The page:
Notice Number: NOTC2305 The Federal Aviation Administration (FAA) recently reviewed two legal interpretation and determined they were overly restrictive. The Glaser (2008) and Pratte (2012) legal interpretations focused on the requirements of an instrument rating under § 61.65. Specifically, the requirement to use three different kinds of approaches with the use of navigation systems to meet the requirements of § 61.65(d)(2)(ii)(C). These interpretations inaccurately concluded that an applicant for an instrument rating must use three different kinds of navigation systems to meet these requirements. On February 28, 2022, the FAA rescinded both the Glaser and Pratte legal interpretations, stating the regulation’s plain language requires three different types of approaches, not three different navigation systems. Certificated flight instructors (CFI) and designated pilot examiners (DPEs) should be aware that the requirements for an instrument rating may be met by performing three different approaches, regardless of the source of navigation.
Van's has issued a service bulletin for RV-12 and RV-12iS aircraft, specifically requiring owners to inspect the lower portion of the tailcone for cracks, and install stiffening equipment to bolster them should damage be found.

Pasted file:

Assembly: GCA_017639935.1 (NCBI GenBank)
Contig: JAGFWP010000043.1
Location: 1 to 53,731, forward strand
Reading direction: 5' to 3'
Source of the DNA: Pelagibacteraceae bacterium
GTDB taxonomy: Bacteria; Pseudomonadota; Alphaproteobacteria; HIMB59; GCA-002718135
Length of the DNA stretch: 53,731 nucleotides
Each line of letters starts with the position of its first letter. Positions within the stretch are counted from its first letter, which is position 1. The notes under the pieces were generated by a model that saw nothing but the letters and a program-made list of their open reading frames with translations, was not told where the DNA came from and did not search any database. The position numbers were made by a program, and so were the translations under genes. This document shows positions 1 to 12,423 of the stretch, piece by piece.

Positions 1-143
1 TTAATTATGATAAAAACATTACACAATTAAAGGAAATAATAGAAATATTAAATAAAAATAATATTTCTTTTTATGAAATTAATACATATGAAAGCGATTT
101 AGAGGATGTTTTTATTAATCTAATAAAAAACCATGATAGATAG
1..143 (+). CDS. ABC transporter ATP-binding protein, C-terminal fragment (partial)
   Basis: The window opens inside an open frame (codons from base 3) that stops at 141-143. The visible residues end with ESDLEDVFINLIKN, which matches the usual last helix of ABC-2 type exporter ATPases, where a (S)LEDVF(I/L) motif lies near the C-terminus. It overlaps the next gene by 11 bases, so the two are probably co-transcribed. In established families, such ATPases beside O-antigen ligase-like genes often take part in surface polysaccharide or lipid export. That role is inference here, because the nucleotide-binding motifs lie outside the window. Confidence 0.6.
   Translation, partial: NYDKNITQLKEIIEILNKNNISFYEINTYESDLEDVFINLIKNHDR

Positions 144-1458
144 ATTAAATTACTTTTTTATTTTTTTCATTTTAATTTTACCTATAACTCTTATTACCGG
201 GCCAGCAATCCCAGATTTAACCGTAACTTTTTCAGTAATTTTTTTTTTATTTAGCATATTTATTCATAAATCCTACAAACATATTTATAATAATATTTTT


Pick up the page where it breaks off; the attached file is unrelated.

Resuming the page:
A new course developed by Flight Service and available on FAASafety.gov provides students and VFR pilots guidance on how to conduct a safe and regulatory compliant preflight self-briefing using automated weather resources. The objective of the course is to ensure that the pilot understands aviation weather basics and learns to apply meteorological and aeronautical information in a systematic manner to plan a safe flight. The course includes scenarios, real-life examples, videos, reference materials, and practice exercises for pilots to conduct on their own or with their flight instructor. Access the WINGS credit course here: http://bit.ly/ALC683.
Designed for ground instructors, flight instructors, and aviation maintenance instructors, the Aviation Instructor’s Handbook was developed by the Flight Standards Service, Airman Testing Standards Branch, in cooperation with aviation educators and industry to help beginning instructors understand and apply the fundamentals of instruction. This handbook provides aviation instructors with up-to-date information on learning and teaching, and how to relate this information to the task of teaching aeronautical knowledge and skills to learners. Experienced aviation instructors will also find the updated information useful for improving their effectiveness in training activities.